I don’t give a flip about how busy the courts will be if they rule in favor of Gundy!! The SCOTUS is supposed to rule based on the law, not their own convenience and laziness.
On another front here’s a nice little scare article filled with all sorts of outright lies about sex offenders and Halloween. They don’t even have the decency to have a comments section for that tacky little op-ed to be debated.
Sex offenders are forbidden under state law from driving an ice cream truck, but they can hand out all the candy they want on Halloween in what one child advocate is calling a risky oversight.
“Halloween is like Christmas for sex offenders,” said attorney Wendy Murphy.
“They know they’ll have lots of access to kids and that they can’t get in trouble even though they’re required to stay away from children.”
Missouri, North Carolina, Ohio, Tennessee and Texas all have “no candy” laws that ban sex offenders from handing out treats on Halloween.
In Florida, sex offenders out on parole cannot hand out candy or wear costumes on Halloween night.
Both California and New York have similar laws that allow police to perform unannounced visits to sex offenders’ homes on Halloween night, Oct. 31.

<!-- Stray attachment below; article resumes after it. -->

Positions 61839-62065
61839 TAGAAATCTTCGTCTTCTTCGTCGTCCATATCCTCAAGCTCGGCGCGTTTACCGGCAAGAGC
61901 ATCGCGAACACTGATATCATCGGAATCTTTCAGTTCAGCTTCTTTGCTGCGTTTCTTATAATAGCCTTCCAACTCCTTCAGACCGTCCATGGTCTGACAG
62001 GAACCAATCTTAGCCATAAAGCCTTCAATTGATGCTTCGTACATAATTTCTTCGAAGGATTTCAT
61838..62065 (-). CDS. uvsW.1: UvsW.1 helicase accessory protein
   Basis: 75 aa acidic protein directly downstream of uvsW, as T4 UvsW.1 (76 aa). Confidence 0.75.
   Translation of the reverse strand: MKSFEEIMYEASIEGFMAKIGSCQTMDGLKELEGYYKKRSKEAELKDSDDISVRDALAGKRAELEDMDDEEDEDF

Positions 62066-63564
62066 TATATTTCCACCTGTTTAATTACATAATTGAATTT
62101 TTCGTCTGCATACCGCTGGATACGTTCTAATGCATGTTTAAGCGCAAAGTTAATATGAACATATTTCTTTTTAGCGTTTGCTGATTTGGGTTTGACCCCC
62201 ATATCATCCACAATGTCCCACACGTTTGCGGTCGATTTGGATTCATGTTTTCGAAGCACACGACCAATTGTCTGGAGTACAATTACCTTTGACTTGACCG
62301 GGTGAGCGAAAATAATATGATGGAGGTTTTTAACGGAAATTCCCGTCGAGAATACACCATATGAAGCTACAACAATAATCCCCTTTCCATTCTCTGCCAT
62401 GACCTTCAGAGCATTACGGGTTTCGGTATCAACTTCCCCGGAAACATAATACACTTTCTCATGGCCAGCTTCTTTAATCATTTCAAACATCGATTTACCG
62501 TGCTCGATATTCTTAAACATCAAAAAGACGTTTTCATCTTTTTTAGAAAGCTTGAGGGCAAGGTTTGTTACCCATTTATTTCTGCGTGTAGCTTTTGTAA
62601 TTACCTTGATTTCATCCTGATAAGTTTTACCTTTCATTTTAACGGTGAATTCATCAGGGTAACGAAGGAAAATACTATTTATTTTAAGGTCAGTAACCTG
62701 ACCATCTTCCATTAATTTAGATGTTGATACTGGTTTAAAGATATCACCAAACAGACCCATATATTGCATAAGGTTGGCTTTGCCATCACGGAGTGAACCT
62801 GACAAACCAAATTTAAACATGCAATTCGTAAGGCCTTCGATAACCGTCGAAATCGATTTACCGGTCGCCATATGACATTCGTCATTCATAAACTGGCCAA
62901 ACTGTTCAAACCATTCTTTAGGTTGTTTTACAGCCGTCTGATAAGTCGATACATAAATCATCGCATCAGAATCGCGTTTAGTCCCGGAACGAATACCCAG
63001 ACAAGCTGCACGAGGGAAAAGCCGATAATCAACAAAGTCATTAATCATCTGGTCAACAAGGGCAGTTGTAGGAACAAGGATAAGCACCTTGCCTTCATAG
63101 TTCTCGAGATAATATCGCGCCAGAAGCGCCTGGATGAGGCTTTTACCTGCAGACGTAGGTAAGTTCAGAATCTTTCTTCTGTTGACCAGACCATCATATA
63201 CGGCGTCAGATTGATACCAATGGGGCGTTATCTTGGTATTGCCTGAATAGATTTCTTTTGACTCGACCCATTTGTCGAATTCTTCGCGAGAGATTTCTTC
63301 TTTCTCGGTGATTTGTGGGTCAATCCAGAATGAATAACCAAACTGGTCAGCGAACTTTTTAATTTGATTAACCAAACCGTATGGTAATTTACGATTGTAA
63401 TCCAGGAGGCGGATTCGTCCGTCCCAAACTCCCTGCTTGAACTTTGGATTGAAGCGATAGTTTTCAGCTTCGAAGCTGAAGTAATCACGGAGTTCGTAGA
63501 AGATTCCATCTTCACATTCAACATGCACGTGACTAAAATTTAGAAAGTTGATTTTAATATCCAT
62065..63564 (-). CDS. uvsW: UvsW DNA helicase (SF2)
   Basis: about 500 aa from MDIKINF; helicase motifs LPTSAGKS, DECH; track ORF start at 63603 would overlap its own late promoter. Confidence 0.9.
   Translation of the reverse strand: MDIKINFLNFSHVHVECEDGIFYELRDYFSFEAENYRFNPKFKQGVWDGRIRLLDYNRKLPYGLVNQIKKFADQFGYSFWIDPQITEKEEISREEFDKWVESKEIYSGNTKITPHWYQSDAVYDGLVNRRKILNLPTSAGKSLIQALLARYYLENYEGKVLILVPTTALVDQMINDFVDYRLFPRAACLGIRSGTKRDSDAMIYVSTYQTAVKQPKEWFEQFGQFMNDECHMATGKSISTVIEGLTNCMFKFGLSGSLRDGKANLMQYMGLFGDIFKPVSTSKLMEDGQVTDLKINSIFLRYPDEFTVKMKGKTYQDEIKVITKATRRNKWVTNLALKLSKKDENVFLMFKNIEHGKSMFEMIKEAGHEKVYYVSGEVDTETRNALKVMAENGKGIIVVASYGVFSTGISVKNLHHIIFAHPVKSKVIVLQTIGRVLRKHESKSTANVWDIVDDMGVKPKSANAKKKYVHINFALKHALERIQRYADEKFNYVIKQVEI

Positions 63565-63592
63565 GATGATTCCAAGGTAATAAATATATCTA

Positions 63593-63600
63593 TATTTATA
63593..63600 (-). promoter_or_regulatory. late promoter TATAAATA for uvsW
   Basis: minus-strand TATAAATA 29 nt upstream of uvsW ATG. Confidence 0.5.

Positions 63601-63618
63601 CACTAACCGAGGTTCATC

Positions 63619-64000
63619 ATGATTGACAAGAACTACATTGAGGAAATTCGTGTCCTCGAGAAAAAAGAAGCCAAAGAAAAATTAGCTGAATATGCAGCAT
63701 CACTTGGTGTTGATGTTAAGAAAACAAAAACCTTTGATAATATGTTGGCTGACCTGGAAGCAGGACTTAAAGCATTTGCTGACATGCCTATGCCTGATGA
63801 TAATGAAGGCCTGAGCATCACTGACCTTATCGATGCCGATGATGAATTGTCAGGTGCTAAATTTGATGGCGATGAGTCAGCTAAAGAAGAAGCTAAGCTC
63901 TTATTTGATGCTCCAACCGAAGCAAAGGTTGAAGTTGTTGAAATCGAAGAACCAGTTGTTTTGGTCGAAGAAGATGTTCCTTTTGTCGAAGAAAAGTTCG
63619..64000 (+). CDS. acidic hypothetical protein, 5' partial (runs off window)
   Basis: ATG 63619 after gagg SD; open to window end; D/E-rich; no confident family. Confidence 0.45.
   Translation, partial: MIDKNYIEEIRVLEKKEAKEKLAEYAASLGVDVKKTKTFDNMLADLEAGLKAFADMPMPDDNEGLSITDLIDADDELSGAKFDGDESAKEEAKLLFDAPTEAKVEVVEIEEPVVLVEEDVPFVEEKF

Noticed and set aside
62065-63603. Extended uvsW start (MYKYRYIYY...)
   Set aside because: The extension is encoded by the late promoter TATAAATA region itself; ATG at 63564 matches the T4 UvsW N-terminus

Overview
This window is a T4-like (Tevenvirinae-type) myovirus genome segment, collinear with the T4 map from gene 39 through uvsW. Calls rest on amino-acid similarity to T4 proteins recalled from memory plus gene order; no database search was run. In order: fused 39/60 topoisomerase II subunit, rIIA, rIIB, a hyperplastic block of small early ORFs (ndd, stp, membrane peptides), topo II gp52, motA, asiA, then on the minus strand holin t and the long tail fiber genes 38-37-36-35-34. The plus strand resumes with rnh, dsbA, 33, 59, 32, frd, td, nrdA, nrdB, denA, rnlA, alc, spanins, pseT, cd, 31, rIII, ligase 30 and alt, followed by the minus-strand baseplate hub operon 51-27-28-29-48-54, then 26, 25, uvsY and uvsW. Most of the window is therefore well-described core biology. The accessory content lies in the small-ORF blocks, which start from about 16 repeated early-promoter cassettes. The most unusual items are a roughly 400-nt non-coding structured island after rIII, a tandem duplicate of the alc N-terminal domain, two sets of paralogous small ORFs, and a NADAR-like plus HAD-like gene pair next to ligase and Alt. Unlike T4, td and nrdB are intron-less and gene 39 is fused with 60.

Some states also ban offenders from corn mazes and haunted houses.
The Massachusetts Sex Offender Registry Board does map Level 3 sex offenders on the registry’s website.
The locations of bus stops near where Level 3 sex offenders live — considered the most likely to re-offend — have sparked calls to Bay State schools and the registry board, the Herald was told.
But there are no specific restrictions about participating in Halloween on the books.
Murphy, who represents victims of sexual abuse, said the annual fall tradition of trusting your neighbors is rife with pitfalls.
“Not having a law in place to protect kids on a day when they will excitedly be running toward people they should be running away from exposes kids to serious danger,” she said.
“Massachusetts already has a well-deserved reputation for not effectively protecting children from sexual abuse,” Murphy added.
The state Legislature would need to add any Halloween directive to the sex offender law for it to stick.
The Missouri Supreme Court, according to published reports, did rule that state’s Halloween ban could not be applied retroactively.
As for operating an ice cream truck, Massachusetts law states a sex offender caught doing so faces more than two years in jail or a $1,000 fine. And, the law adds, they can be arrested on the spot.